Preston used Corbynomics to change its fortune. Now other cities are doing the same

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Julian Manley has received funding for research from Preston City Council. He is Chair of the Preston Co-operative Development Network.

The Conversation UK receives funding from Hefce, Hefcw, SAGE, SFC, RCUK, The Nuffield Foundation, The Ogden Trust, The Royal Society, The Wellcome Trust, Esmée Fairbairn Foundation and The Alliance for Useful Evidence, as well as sixty five university members.

I am sure they are an estimable bunch, but Preston Council are not the locomotive of the UK economy. We Conservatives know that it is only a strong private sector economy that can pay for superb public services.

When Boris Johnson scoffed at the idea of Preston being an example of economic success, at a fringe meeting during the most recent Conservative Party conference, he couldnt have guessed that barely a month later PwC and Demos would independently assess Preston as being the most improved city in the UK in 2018.

Among other improvements, according to their report, Preston has experienced a large reduction in its unemployment rate, measured at 3.1% in 2017 compared to 6.5% in 2014.

In Preston, several factors fell onto place at once, leading to positive change that was part planned, part felicitous. Inspired by the Cleveland model, the council visited local anchor institutions – institutions that are rooted in Preston, such as the housing association, the university and so on – and persuaded them to spend more money locally. The results were spectacular: local procurement increased by £74m in under five years.

Then, inspired by Mondragon – an international business organisation established by a group of cooperatives, which began soon after the Spanish Civil War – the council set up a framework organisation called the Preston Cooperative Development Network (PCDN), of which I am the Chair. The PCDN encourages business people to create worker-owned co-operatives, and helps them to network. The Preston Model is work in progress, yet the council has achieved a lot in relatively little time. Here are four of the factors which led to its success.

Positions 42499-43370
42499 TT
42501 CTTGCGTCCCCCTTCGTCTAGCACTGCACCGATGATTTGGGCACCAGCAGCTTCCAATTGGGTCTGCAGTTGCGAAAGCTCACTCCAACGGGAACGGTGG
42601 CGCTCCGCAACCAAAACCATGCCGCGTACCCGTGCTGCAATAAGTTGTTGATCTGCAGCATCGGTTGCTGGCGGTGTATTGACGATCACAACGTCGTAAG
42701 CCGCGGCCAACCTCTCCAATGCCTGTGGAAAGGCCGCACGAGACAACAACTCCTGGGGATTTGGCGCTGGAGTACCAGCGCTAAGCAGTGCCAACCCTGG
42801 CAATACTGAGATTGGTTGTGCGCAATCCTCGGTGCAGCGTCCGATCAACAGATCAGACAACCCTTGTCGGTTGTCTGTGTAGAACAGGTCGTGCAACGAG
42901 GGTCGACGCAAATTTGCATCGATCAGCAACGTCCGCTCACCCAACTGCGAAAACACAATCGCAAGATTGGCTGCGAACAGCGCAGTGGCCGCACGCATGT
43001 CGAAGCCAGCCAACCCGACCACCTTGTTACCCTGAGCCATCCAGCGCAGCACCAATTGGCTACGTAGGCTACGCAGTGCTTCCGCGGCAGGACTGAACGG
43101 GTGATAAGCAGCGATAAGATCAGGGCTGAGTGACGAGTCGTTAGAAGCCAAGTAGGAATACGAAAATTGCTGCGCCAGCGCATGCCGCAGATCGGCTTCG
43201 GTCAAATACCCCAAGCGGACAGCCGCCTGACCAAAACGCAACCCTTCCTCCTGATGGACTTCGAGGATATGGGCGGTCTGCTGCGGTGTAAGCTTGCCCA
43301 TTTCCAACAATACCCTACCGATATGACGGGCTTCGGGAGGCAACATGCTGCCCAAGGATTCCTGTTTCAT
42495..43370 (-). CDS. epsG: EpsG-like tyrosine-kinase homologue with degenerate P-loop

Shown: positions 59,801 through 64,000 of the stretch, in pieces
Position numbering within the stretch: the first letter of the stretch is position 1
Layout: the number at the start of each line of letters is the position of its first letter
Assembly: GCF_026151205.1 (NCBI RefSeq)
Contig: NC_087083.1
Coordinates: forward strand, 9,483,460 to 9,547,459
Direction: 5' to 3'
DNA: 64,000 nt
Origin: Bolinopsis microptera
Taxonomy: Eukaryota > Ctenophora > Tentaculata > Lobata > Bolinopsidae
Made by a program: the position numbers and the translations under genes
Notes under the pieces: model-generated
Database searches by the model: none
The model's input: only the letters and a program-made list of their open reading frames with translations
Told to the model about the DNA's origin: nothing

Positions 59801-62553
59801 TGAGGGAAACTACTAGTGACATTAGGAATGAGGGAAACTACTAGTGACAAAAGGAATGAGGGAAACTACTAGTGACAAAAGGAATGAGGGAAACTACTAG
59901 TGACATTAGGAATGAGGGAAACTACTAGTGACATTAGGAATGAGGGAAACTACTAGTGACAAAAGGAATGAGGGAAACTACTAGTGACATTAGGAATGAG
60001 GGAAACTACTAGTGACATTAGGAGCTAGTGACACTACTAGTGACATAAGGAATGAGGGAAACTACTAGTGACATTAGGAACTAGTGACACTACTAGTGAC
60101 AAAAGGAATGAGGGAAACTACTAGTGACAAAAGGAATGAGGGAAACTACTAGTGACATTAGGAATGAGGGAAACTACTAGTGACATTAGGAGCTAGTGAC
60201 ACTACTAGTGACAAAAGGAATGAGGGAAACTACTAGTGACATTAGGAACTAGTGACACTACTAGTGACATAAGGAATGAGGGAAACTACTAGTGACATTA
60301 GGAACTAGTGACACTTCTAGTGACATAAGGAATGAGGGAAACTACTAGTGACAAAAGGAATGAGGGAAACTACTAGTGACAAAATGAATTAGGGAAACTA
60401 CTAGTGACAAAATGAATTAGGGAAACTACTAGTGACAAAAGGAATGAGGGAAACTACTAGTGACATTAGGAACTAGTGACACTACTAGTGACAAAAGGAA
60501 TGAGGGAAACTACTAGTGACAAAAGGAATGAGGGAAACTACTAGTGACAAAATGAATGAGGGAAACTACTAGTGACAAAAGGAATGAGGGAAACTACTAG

The collapse of major retail investment into Preston soon after the financial crash of 2008 left the city with nothing: no money, no faith in a failing system and no alternative regeneration scheme. New ideas sometimes emerge out of necessity, and this was one of them.

At the same time, Preston City Council had the good fortune to enjoy the leadership of an energetic councillor, Matthew Brown. Brown has been a councillor since 2002. He then became Cabinet Member for Social Justice, Inclusion, and Policy, and now is leader of the council.

Frustrated by the dire economic and social prospects for Preston, Brown set about scouring the world for alternative solutions for Preston, while simultaneously improving the local area. For example, its because of Brown that Preston City Council was one of the first councils in the UK to introduce the living wage.